University of Maryland officials have admitted that the school is responsible for failing to properly treat a football player who suffered a heatstroke at practice and died two weeks later, according to ESPN.com.
Offensive lineman Jordan McNair, 19, was having trouble standing and breathing while the team was doing 110-yard sprints during a May 29 practice, and athletic director Damon Evans said McNair "did not receive appropriate medical care and mistakes were made by some of our athletic training personnel."
"As a father, there are no words to say to Jordan's parents that are good enough," Evans said Tuesday. "I have looked into the eyes of a grieving mother and father, and there is simply nothing good enough. We will honor Jordan's life, and we will ensure that a tragedy such as this never happens on our campus again — by working every single day to provide the safest environment for our student-athletes, on and off the field."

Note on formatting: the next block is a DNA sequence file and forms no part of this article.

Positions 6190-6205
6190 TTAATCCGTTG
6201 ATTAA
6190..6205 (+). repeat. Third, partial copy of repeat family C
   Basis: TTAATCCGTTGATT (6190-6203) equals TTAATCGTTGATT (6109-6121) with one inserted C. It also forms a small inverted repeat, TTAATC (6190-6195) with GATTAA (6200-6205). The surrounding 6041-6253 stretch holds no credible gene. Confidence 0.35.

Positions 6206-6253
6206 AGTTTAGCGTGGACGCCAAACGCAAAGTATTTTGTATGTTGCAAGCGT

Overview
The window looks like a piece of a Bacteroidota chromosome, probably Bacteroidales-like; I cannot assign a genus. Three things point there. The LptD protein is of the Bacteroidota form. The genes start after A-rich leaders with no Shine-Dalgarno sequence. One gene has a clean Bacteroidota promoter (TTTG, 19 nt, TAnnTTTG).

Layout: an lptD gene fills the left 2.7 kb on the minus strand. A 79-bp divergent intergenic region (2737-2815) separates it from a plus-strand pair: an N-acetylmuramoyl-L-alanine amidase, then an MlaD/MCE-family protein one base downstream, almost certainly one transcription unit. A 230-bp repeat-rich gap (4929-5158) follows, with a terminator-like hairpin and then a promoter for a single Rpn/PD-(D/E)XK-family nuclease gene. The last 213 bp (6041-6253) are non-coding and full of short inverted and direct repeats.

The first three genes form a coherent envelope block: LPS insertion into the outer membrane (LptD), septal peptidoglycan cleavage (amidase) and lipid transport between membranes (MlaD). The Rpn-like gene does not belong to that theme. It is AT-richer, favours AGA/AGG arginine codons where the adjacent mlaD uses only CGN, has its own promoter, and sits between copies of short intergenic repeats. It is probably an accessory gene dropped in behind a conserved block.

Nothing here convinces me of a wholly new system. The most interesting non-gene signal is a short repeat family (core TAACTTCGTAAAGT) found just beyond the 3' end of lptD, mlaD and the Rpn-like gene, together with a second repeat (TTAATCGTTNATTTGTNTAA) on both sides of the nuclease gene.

What did the university do wrong?
McNair family attorney Billy Murphy said McNair suffered a seizure at 5 p.m. on May 29, but claims that no coach or school staff member called 911 until an hour later. When McNair got to the hospital, he had a body temperature of 106 degrees.
The university disputes Murphy's timeline of events, but still admits that McNair's illness wasn't properly addressed.
"The care provided was not consistent with best practices, and heat illness was not properly identified or treated," Evans said.
An external investigation revealed that staff didn't take McNair's temperature at the workout, nor did they follow the established emergency response plan.
What are the consequences?
As a result of the tragedy and the findings of the investigation, strength and conditioning coach Rick Court resigned, and head coach DJ Durkin, head football athletic trainer Wes Robinson, and director of athletic training Steve Nordwall have all been placed on administrative leave.
"Make no mistake, we will not tolerate any behavior from any employee within Maryland athletics that is detrimental to the mental or physical well-being of our student-athletes," Evans said.
The football program has been under heavy scrutiny since ESPN reported Friday that there was a "culture of fear" marked by "intimidation, humiliation and verbal abuse" within the football program.
"It shows a cultural problem that Jordan [McNair] knew that if he stopped, they would challenge his manhood, he would be targeted," a current player told ESPN. "He had to go until he couldn't."